The performances help sell this bond between characters.  Hanks is ostensibly playing the “Everyman Under Pressure Tom Hanks Role”, but he does it so confidently and reliably that you’re willing to forgive him for going back to the performance well yet again (like Jimmy Stewart before him, Hanks is endlessly watchable portraying men of decency, courage, and patriotic idealism without it coming off as overbearingly saccharine).  Spielberg pairs Hanks with the wonderfully understated Rylance, who has a stoic deadpan sensibility about every situation he’s placed within, even if it means his life or death.  Both characters are flawed and vulnerable, but they drive forward based on the confidence in their respective faith in one another.  Donovan himself is a wonderfully atypical choice as the “hero” of a spy flick.  He fights a highly fragile verbal war between nations with his keen intellect, not his brawn.  BRIDGE OF SPIES, if anything, creates nail biting tension out of modest scenes showing people engaging in the fine art of mutual back scratching and deal making…during which time neither party wants to acquiesce to the other’s demands. 

The 69-year-old Spielberg, rather dependably, still knows how to lovingly conjure up a handsome production.  With his long-time cinematographer Janusz Kaminski creating stunning and oppressively gorgeous recreations of bitterly cold, snow covered East Berlin and Michael Kahn’s swiftly assured editing, Spielberg is in full command of his old-school Hollywood technical craft.  As a visual odyssey, Spielberg intuitively understands how to use the environments as characters in their own right.  What make’s Donovan’s mission all the more stifling and arduous is that he’s a foreigner in strange lands that he doesn’t fully understand.  Yes, we’ve seen countless films before featuring valiant men caught up in something far larger than they can comprehend only later find the will to rise up to the occasion…but Spielberg somehow makes it feel invigorating here.  A lesser director – and lead actor – at the helm would have made BRIDGE OF SPIES feel perfunctory and formulaic at best. 

Still, the film never fully rises to the qualitative heights that many of Spielberg’s finest historical films have reached.  The fact that the Coens are co-writers here is somewhat disappointing and distracting, seeing as none of their trademark razor sharp wits and eclectic quirkiness are anywhere to be found here (as was also mournfully the case with their script for last year’s POW drama UNBROKEN).  There are times when the screenplay gets a tad too pretentiously preachy with telegraphing its themes, especially when it comes to typifying Donovan’s heroic struggle for justice.  Many subplots in the film are also undercooked, like Donovan’s tumultuous relationship with his wife (a squandered Amy Ryan), not to mention a segue in the overall story that deals with Frederick Pryor (Will Rogers), an American student in East Berlin whose own imprisoned plight gets caught up in Donavan’s ordeal to save Powers.  Powers himself, rather oddly, is never really developed much as a relatable character as much as Abel is, which leaves the film feeling a bit lopsided.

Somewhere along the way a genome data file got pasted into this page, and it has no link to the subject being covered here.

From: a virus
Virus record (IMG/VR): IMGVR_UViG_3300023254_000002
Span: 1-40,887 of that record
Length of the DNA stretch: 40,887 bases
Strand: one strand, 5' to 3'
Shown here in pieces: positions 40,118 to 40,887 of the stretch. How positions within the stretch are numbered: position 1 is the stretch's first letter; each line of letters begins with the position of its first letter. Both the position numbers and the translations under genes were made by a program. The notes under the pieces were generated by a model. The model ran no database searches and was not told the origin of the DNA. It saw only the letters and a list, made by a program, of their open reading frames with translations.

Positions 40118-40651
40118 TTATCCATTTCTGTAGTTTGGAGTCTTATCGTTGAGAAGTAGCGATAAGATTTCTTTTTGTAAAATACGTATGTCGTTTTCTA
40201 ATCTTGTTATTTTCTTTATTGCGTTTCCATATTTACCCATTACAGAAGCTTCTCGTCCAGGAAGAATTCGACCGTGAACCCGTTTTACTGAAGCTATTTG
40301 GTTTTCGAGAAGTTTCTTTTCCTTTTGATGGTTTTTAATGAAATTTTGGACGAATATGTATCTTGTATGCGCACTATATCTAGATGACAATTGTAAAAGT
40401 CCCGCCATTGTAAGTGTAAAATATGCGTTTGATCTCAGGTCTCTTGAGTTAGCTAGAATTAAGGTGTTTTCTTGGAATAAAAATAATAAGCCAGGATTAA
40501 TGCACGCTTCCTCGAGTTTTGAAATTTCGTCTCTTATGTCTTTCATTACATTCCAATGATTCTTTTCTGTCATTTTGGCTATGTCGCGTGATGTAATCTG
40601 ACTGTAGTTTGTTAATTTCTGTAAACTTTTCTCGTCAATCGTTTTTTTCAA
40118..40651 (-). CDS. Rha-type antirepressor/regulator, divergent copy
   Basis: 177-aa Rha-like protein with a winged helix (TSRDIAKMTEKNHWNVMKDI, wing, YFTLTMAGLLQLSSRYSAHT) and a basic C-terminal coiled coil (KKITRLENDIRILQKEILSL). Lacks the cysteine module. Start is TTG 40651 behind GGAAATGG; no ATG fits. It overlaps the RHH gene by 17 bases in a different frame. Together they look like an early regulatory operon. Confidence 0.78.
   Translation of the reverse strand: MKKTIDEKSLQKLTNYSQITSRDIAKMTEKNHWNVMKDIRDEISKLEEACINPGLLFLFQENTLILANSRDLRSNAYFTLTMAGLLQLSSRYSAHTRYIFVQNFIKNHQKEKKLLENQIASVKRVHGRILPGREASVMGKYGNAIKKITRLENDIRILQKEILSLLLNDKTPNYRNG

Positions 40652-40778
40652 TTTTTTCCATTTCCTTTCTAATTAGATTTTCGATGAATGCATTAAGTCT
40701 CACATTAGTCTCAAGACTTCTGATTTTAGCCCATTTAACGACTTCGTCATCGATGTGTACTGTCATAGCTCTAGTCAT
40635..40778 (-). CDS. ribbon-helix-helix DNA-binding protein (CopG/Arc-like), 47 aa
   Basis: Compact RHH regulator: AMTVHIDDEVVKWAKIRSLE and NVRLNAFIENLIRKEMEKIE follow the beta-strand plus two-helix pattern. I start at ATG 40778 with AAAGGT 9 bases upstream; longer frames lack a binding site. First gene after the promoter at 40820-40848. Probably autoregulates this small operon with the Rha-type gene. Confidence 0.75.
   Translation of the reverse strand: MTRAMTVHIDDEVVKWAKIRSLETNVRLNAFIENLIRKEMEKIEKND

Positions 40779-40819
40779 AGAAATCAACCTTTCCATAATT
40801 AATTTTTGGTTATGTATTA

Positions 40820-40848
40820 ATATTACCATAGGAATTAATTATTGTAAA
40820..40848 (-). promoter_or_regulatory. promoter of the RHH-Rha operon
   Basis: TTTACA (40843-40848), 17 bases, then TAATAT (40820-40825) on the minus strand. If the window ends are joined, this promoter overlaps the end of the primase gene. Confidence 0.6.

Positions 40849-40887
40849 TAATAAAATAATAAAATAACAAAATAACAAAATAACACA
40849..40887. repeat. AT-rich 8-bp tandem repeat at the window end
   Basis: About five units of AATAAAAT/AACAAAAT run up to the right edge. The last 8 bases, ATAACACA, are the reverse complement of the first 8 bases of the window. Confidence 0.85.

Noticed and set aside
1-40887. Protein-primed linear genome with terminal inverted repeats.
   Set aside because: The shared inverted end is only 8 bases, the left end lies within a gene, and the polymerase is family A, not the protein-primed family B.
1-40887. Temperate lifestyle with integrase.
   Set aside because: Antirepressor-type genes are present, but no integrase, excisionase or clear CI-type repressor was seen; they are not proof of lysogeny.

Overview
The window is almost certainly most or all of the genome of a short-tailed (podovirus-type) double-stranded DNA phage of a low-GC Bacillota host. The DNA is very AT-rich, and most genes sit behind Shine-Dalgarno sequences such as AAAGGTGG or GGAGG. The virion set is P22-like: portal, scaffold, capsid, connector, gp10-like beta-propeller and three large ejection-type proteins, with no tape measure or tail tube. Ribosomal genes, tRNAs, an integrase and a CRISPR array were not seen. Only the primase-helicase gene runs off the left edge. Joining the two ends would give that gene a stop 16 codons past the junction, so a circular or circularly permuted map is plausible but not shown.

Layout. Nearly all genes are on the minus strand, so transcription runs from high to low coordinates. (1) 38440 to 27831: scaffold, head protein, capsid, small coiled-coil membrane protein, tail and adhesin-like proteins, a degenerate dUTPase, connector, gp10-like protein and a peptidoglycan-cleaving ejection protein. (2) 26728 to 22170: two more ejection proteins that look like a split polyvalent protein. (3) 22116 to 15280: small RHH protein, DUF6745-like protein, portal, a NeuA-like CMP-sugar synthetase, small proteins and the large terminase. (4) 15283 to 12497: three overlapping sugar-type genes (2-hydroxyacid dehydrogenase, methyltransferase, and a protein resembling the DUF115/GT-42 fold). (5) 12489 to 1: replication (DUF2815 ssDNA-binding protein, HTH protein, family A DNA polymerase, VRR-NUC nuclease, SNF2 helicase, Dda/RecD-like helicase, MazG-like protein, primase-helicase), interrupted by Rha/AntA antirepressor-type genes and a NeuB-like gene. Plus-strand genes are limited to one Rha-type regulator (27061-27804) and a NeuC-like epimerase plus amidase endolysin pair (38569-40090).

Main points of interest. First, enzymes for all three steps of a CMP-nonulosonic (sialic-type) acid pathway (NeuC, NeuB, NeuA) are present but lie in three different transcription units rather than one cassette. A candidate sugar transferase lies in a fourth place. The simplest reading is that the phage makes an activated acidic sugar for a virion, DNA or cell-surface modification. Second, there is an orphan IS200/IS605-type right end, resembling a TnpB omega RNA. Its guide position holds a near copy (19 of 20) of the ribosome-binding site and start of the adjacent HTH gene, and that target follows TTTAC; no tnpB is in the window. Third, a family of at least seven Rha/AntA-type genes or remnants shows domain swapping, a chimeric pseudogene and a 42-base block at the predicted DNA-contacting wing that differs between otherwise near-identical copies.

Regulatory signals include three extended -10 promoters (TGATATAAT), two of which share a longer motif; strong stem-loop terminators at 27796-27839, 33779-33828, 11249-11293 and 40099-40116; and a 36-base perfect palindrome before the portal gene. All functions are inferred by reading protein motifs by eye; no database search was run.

On a positive, Spielberg has found a way in BRIDGE OF SPIES to breathe life into a Hollywood genre that sometimes struggles to feel relevant and fresh.  From a technical production standpoint, it’s as solidly constructed of any film that he has done recently.  It’s also a rare spy thriller that doesn’t emphasis action, which is commendable in its own right.  Yet, for as much good will as Spielberg and Hanks (in their fourth collaboration together) bring to the table here, BRIDGE OF SPIES never builds to any sizeable dramatic plateaus. I rarely felt like Donovan was in any tangible danger during the film, not to mention that – beyond him and Abel – there really isn’t any other absorbing or well-developed characters in the film to invest in.  BRIDGE OF SPIES is a good, but somewhat unremarkable Spielberg effort that probably won’t elicit repeat viewings, a trait that many past films on his resume have frequently demanded.